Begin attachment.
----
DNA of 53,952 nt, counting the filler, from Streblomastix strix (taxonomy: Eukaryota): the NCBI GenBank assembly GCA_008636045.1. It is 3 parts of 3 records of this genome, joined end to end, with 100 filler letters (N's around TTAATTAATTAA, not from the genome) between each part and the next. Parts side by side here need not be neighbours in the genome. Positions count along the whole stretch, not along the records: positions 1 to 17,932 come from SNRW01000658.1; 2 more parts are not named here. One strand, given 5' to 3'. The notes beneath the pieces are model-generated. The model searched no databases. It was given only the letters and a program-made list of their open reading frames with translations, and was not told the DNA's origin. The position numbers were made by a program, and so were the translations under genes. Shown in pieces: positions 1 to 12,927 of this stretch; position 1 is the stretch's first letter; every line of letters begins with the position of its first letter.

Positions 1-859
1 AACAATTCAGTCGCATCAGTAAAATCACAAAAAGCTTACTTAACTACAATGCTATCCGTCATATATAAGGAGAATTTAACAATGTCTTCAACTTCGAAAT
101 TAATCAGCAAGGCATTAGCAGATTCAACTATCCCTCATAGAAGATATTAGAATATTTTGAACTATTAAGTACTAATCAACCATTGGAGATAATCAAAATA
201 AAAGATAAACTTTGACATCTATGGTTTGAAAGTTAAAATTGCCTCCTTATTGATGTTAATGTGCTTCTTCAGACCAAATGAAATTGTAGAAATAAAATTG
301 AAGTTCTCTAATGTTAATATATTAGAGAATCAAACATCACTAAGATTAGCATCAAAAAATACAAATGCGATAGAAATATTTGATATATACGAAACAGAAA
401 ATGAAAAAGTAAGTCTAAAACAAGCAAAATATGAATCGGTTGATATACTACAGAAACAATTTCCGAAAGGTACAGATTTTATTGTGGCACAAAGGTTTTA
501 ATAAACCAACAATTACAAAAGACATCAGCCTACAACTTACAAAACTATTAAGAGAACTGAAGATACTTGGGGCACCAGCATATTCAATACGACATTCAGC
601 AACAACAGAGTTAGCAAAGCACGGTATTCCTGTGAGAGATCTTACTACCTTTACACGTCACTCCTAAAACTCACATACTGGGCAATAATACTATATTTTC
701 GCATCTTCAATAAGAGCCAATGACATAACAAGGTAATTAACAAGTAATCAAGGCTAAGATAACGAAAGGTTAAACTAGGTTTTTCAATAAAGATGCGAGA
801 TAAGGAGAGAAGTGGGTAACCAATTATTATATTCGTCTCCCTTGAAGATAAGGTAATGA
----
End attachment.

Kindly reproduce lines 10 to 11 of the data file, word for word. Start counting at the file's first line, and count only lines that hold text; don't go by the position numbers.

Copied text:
701 GCATCTTCAATAAGAGCCAATGACATAACAAGGTAATTAACAAGTAATCAAGGCTAAGATAACGAAAGGTTAAACTAGGTTTTTCAATAAAGATGCGAGA
801 TAAGGAGAGAAGTGGGTAACCAATTATTATATTCGTCTCCCTTGAAGATAAGGTAATGA